The effect of seabed properties on the receive beam pattern of a hydrophone located on the seafloor

Miles J.G. Parsons and Alec J. Duncan
Centre for Marine Science and Technology, Curtin University, GPO Box U1987, Perth, WA 6845, Australia

Vol. 39, No. 3 pp 106 - 112 (2011)
ABSTRACT:?Multi-path interference is often considered when modelling propagation of underwater sounds from source to receiver. When close to, or on the seabed, a hydrophone receives the direct and bottom reflected signals at nearly identical times. The resulting interference leads to an effective receive beam pattern that depends not only on source and receiver position and water depth, but also on the seabed characteristics, which affect the phase and magnitude of the reflection coefficient. Numerical acoustic propagation models account for this phenomenon automatically, however; it is important that it be taken into account when received signals are used to carry out simple calculations of source levels of nearby sources based on spherical spreading. Australian waters lie above seabeds of greatly differing acoustic properties. Compressional and shear sound speeds and absorption properties for four bottom types (basalt, calcarenite, sand and silt) were used to model the effective receive beam pattern of a hydrophone located on the seafloor. Modelling was carried out for all four seabeds as well as a seabed comprising differing thicknesses of sand over a calcarenite half space. The effects of the resulting receive beam pattern on estimations of source levels and locations are discussed.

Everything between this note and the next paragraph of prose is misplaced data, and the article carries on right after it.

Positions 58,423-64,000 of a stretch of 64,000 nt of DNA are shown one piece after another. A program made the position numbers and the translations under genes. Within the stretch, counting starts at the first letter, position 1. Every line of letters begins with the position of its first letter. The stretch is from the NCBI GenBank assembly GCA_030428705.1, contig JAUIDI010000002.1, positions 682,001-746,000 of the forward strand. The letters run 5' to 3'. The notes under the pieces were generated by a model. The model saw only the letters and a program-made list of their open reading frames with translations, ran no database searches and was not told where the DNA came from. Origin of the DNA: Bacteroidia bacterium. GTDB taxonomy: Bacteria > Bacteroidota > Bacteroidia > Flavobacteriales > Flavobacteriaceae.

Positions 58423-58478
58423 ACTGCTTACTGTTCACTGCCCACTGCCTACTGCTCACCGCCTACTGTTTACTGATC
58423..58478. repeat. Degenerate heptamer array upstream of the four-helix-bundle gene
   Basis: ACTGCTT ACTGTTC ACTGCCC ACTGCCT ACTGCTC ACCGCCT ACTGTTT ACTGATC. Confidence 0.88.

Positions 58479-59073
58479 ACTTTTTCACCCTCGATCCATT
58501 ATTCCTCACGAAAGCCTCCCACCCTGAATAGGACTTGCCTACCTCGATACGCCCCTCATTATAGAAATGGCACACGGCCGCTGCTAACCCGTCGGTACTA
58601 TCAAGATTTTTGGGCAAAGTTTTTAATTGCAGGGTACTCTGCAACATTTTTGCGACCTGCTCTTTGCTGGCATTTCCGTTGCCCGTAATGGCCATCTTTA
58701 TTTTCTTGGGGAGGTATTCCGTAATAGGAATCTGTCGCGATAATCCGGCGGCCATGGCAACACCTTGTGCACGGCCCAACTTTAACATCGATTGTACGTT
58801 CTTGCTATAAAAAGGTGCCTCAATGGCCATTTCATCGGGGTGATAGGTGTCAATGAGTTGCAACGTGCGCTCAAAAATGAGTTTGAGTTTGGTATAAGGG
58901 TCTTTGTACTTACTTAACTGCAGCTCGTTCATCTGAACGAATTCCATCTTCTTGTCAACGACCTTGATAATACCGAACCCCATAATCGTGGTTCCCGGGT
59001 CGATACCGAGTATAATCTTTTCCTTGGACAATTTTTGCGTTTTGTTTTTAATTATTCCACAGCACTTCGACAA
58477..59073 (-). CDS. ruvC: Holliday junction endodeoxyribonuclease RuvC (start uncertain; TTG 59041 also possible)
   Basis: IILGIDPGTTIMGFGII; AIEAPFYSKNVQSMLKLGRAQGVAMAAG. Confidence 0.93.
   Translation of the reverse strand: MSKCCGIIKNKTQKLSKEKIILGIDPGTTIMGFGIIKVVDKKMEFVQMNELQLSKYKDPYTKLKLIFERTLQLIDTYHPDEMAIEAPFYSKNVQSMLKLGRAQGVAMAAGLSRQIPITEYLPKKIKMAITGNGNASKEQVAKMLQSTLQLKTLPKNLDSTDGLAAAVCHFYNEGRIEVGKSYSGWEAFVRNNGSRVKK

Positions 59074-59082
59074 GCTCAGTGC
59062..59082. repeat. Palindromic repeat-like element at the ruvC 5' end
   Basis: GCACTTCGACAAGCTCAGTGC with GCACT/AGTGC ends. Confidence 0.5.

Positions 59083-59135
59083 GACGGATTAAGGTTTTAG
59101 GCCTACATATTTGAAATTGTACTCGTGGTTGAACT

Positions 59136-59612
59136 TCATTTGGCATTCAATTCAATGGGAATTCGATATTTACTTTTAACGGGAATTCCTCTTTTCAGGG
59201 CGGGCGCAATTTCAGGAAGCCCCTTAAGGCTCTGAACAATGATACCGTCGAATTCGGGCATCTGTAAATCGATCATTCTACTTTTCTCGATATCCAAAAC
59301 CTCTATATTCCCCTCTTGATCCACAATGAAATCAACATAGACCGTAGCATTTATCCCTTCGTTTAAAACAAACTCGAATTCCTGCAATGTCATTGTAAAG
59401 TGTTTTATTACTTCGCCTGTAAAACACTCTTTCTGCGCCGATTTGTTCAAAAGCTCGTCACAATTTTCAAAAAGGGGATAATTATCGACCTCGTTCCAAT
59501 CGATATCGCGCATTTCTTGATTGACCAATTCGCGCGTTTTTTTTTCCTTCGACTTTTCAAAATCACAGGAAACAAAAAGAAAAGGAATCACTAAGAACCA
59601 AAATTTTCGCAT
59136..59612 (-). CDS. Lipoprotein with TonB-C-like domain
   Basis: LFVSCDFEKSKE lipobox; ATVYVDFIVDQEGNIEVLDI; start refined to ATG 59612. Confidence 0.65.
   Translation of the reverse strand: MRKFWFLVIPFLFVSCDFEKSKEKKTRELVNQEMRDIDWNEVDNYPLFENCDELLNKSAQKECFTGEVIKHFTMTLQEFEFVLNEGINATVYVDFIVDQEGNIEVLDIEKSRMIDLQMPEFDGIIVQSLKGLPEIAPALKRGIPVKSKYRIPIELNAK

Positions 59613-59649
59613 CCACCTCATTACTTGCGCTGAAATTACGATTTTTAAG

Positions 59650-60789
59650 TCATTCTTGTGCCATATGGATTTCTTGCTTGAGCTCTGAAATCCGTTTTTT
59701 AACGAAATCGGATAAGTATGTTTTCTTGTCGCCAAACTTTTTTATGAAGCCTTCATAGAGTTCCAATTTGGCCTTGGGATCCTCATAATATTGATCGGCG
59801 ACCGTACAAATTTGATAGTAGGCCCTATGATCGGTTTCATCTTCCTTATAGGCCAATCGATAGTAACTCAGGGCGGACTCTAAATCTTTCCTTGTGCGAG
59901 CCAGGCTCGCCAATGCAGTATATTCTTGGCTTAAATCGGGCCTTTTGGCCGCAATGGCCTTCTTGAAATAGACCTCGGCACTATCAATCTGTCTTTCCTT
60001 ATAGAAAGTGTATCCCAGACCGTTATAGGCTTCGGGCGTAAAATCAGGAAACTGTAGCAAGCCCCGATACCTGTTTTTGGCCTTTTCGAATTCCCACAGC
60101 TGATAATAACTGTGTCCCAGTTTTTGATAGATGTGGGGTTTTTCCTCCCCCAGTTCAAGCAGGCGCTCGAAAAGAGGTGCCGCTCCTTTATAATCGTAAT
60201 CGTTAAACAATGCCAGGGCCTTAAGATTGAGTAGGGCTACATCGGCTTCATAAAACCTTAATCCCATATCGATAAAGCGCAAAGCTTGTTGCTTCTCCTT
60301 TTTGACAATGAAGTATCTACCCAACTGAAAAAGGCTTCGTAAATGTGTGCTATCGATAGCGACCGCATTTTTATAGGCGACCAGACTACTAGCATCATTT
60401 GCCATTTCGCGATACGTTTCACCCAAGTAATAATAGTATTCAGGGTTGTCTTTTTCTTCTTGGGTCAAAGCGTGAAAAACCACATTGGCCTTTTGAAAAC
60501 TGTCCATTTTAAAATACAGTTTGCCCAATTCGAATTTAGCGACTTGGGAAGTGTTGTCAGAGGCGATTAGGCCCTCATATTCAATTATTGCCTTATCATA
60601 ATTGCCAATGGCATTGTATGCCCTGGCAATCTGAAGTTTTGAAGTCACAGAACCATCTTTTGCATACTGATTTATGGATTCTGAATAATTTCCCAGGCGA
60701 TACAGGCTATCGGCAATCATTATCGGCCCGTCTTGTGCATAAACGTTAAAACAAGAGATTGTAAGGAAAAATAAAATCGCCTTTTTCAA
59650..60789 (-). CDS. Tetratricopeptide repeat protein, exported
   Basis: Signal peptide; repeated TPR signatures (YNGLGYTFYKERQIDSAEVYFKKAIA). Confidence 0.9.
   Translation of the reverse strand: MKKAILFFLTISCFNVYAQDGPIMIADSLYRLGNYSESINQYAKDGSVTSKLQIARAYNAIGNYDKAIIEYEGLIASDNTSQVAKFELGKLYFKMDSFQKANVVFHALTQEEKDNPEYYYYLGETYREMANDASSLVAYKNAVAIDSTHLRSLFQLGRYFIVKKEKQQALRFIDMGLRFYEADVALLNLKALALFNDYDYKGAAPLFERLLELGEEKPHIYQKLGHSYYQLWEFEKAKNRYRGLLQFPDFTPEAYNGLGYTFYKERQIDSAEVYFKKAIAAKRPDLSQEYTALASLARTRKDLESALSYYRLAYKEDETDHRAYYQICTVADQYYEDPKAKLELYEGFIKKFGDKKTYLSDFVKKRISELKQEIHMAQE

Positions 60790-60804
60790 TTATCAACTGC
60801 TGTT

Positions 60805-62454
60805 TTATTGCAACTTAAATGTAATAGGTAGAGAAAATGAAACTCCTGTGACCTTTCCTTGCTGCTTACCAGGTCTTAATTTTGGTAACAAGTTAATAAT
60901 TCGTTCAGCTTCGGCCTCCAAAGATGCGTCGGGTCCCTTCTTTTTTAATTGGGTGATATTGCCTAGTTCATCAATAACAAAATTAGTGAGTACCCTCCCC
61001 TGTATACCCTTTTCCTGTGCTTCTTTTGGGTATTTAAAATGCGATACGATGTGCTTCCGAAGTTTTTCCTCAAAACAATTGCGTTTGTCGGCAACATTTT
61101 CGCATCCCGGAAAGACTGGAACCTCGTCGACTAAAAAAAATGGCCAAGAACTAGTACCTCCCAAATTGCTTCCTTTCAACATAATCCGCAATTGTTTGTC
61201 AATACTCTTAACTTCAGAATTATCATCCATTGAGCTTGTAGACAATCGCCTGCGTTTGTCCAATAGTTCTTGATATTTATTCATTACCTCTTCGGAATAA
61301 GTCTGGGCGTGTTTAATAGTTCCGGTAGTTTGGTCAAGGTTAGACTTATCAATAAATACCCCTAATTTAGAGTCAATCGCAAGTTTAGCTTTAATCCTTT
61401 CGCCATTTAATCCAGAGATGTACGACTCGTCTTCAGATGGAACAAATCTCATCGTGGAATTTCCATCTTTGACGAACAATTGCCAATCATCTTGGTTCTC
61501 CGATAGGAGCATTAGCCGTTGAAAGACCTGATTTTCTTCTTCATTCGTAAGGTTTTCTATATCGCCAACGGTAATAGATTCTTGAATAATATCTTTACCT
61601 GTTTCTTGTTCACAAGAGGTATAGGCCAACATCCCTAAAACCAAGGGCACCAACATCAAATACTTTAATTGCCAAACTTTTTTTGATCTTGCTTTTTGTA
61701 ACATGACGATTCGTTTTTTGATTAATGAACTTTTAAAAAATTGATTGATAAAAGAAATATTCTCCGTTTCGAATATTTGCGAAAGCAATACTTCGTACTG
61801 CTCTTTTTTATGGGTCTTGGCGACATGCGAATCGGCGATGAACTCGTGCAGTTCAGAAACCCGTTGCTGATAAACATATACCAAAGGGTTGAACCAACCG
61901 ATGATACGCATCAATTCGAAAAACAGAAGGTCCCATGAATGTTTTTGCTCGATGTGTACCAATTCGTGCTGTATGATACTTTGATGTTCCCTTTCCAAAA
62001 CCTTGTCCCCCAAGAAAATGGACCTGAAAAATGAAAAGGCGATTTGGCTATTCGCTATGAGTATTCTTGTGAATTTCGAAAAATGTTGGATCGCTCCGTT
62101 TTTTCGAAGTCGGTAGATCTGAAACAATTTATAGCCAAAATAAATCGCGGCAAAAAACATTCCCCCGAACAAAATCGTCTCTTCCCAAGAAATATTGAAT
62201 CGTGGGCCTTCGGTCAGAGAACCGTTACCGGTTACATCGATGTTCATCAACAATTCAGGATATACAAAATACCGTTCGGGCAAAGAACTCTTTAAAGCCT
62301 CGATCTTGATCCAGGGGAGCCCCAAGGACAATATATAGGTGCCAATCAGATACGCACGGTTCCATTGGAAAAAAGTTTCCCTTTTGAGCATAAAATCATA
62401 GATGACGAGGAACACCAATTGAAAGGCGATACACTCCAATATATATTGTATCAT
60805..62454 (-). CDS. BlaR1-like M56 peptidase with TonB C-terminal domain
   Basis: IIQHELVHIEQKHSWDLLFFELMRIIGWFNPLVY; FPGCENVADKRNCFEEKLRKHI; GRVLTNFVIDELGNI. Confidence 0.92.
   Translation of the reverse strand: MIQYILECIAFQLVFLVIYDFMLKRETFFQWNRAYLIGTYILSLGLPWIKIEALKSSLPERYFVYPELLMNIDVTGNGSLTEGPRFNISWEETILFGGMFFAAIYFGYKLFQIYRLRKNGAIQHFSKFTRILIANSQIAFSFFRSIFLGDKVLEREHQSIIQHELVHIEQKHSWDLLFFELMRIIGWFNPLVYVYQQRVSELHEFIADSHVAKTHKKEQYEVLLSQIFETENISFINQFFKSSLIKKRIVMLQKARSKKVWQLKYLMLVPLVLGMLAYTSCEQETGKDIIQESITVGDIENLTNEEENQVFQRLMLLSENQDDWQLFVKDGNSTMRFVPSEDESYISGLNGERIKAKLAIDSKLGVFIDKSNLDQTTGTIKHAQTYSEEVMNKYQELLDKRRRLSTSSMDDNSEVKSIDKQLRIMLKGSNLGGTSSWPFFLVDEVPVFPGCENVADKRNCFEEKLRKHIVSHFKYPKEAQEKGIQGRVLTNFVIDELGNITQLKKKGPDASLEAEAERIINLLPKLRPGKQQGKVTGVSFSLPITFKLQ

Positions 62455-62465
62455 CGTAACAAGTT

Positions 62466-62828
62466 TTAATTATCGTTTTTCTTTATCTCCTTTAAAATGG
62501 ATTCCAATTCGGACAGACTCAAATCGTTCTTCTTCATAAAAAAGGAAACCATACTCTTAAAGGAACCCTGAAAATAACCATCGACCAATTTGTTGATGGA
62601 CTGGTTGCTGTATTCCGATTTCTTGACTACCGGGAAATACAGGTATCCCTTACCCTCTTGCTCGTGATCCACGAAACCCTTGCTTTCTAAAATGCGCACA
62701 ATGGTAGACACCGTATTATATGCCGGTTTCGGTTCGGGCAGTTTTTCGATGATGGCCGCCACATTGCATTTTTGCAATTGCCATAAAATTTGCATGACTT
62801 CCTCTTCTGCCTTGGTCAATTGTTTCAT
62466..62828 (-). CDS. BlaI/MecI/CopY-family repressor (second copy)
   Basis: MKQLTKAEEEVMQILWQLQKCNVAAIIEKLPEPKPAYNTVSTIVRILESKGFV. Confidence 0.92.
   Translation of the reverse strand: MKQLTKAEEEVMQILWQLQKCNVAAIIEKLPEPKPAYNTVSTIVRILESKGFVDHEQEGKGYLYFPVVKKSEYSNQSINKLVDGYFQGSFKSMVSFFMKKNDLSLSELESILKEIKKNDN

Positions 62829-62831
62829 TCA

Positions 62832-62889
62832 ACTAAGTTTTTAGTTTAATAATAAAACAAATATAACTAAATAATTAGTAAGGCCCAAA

Road traffic controllers and the use of level dependent hearing protectors

W. Williams1 and B. Groothoff2
1National Acoustic Laboratories, Chatswood, NSW.
2Environmental Directions, Aspley, QLD

Vol. 39, No. 3 pp 113 - 116 (2011)
ABSTRACT: Constant, clear radio and voice communication is of crucial importance in safe working conditions for traffic controllers. The provision of electronic, level dependent, sound-restoration ear muffs would seem to offer an ideal solution to a working environment where the daily noise exposure is below the regulated level but frequently experiences periods of high continuous and impulsive noise. This report shows that careful thought and good consultation with the intended users must occur before these devices are introduced and accepted into the workplace.

Effective noise reports and presentations for planning panels

Paul Mitchell
Managing Director, EMGA|Mitchell McLennan, St Leonards NSW 2065, This e-mail address is being protected from spambots. You need JavaScript enabled to view it

Vol. 39, No. 3 pp 117 - 118 (2011)

Physclips: a multimedia, multi-level introduction to mechanics, waves and sound

Joe Wolfe, George Hatsidimitris and John Smith
School of Physics, The University of New South Wales, Sydney NSW 2052, This e-mail address is being protected from spambots. You need JavaScript enabled to view it

Vol. 39, No. 3 pp 119 - 120 (2011)

 

Newsflash

PROPOSED INTERNATIONAL YEAR OF SOUND 2019

Let's make 2019 the International Year of Sound!

Click here to see draft prospectus. Suggestions for major activities that would be truly international to strengthen the application are welcomed.

 

ACOUSTICS 2017

Perth, Western Australia 19-22 November 2017